On the week that Worship Central’s album hit the itunes top 10 after what is probably the most sustained Christian Twitter spam campaign ever – and that’s saying something – another worship album, one that’s arguably more accessible to the general public, slipped out under the radar. Of course, those of us who listened to Beautiful Things, the last album from worship collective Gungor, had been eagerly awaiting it for a while, or at least ever since they released a promo video a month or so back, but all the same, Ghosts Upon the Earth appeared rather quietly.
The album itself is similar, slipping quietly into the listener’s consciousness almost unnoticed. Beginning with what sounds like acoustic riff on previous track Dry Bones – a metaphor for creation, perhaps? – the song imagines the creation of the world, with a gorgeous choral vocal slipping in for the first chorus. It’s a wonderful opener, but it’s also rather downbeat. Bouncy second track Brother Moon tries something more cheerful, with echoes of fellow worship musicians REND Collective Experiment and the previous album in the glockenspiel accompaniment throughout the verses, but then it’s back down to more reflective stylings for Crags and Clay again.
After the immediately accessible songs of Beautiful Things, it can all take you aback slightly. The arrangements are lush and sometimes the vocals get lost among them; there are fewer immediately memorable choruses and more meditations on finding God in the midst of the world. The album’s title, “Ghosts Upon the Earth”, was intended as a reflection on how humanity always assumes that they are the centre of creation, but in reality sometimes it feels like we are wanderers, walking a landscape that we can no longer fully understand or see clearly. That’s why the quasi-liturgical choruses soar upwards with cries like “all praises to the One | Who made it all | Who made it all | And finds it beautiful” – because that is our response in those situations. But that also means that it’s an album that doesn’t intend to provide its listener with answers, but to articulate the situation in which we find ourselves and to put words to our response.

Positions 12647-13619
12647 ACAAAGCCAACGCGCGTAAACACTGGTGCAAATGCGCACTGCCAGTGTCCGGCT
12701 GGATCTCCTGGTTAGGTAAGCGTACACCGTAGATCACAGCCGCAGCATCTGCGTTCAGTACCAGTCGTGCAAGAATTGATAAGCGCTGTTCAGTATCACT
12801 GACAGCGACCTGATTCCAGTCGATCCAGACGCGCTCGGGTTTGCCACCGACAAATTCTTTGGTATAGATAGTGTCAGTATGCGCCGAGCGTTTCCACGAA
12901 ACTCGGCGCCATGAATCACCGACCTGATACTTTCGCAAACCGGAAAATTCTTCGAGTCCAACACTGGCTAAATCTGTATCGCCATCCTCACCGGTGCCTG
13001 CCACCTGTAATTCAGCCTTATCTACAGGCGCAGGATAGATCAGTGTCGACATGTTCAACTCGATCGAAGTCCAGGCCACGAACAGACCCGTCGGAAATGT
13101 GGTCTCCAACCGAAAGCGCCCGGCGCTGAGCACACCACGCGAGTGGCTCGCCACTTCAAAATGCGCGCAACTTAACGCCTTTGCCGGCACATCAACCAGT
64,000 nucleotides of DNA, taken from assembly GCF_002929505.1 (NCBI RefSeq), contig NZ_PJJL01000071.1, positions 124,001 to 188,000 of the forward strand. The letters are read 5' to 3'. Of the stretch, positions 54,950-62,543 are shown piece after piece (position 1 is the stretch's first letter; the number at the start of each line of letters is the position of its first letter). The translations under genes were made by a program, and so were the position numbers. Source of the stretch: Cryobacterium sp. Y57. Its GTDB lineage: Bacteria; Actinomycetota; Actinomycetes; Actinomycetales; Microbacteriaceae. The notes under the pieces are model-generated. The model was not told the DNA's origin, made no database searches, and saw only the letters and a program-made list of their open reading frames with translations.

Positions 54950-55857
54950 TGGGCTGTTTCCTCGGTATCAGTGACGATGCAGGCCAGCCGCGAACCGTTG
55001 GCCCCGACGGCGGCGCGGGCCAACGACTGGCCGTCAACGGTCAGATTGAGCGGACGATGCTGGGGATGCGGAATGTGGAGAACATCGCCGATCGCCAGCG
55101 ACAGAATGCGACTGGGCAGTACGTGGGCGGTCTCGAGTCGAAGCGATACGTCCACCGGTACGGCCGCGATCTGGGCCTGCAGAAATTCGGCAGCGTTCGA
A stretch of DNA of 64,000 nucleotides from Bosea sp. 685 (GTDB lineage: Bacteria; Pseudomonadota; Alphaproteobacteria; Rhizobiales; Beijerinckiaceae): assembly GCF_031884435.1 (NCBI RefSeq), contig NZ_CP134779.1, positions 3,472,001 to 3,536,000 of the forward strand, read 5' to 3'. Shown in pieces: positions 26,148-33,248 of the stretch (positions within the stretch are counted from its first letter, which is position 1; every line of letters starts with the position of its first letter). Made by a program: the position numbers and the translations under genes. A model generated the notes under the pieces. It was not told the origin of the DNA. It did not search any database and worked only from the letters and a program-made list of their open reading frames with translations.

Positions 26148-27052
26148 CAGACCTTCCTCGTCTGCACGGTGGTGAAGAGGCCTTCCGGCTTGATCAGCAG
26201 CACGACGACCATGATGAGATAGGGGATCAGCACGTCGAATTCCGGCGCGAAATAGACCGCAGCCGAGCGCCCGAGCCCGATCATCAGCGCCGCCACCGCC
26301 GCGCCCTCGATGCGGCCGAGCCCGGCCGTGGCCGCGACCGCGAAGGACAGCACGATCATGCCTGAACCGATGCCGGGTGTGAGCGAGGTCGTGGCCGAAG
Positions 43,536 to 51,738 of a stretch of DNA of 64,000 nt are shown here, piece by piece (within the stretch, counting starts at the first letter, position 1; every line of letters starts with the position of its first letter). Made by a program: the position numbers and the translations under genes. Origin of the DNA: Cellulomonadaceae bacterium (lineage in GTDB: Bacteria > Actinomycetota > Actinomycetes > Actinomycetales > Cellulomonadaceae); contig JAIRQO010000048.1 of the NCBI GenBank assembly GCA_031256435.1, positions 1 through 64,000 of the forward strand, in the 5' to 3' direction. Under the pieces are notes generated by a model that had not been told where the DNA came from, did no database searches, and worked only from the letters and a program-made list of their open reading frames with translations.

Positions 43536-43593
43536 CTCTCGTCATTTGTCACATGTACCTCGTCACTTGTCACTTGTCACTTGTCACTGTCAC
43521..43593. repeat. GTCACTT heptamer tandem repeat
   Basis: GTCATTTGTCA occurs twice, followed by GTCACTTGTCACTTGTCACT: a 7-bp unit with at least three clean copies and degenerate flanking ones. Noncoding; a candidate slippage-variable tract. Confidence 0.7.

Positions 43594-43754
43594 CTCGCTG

That makes it an honest album, and a haunting one too, but it’s also one that’s shot through with melancholy. It’s not all downbeat – in the jaunty You Are The Beauty, an epic fiddle and banjo solo and glorious four-part harmonies combine with the lyrics “breath and sex and sight | All things made for good in love divine” in a way that would never happen in a Hillsong song. But they’re set alongside reflections like This is Not the End, an utterly stunning meditation on death which stands as my highpoint on the album, and Vous Etes Mon Coeur, which dramatises the loss of the beloved in the Song of Songs. So come prepared – it’s not all a happy experience.
Musically, When Death Dies and Wake Up Sleeper both borrow elements from Muse and lesser-known Christian band The Myriad, which sounds jarring, at least initially. The latter is an utterly bizarre song, setting the list of accusations that Jesus pours out against the Pharisees against a howling chorus of “Wake up, wake up | O sleeper from the dead” before descending into a synth-rock conclusion. You have to hear it, really – listen here – but it’s certainly the most bizarre Christian song I’ve heard in some time. It’s also totally fantastic, and it’s great to see this kind of experimentation in a band who aren’t David Crowder Band.
But the question is, is it as good an album as Beautiful Things? And it’s a hard question, that. It’s the sound of a band maturing, but it’s also an album that will take some work to love – the first few listens are alternately beautiful, alienating and baffling. In some ways that makes it exciting – because these guys are fine musicians, and they’re only going to improve. And as with all the best albums, it will seep slowly into your mind and linger with you, allowing you to discover nuances that you’ve never seen before. It will challenge you, it will cause you to reflect, and the best moments will take your breath away.
All the same, though, if you like your worship music straightforward, you might be better off looking elsewhere.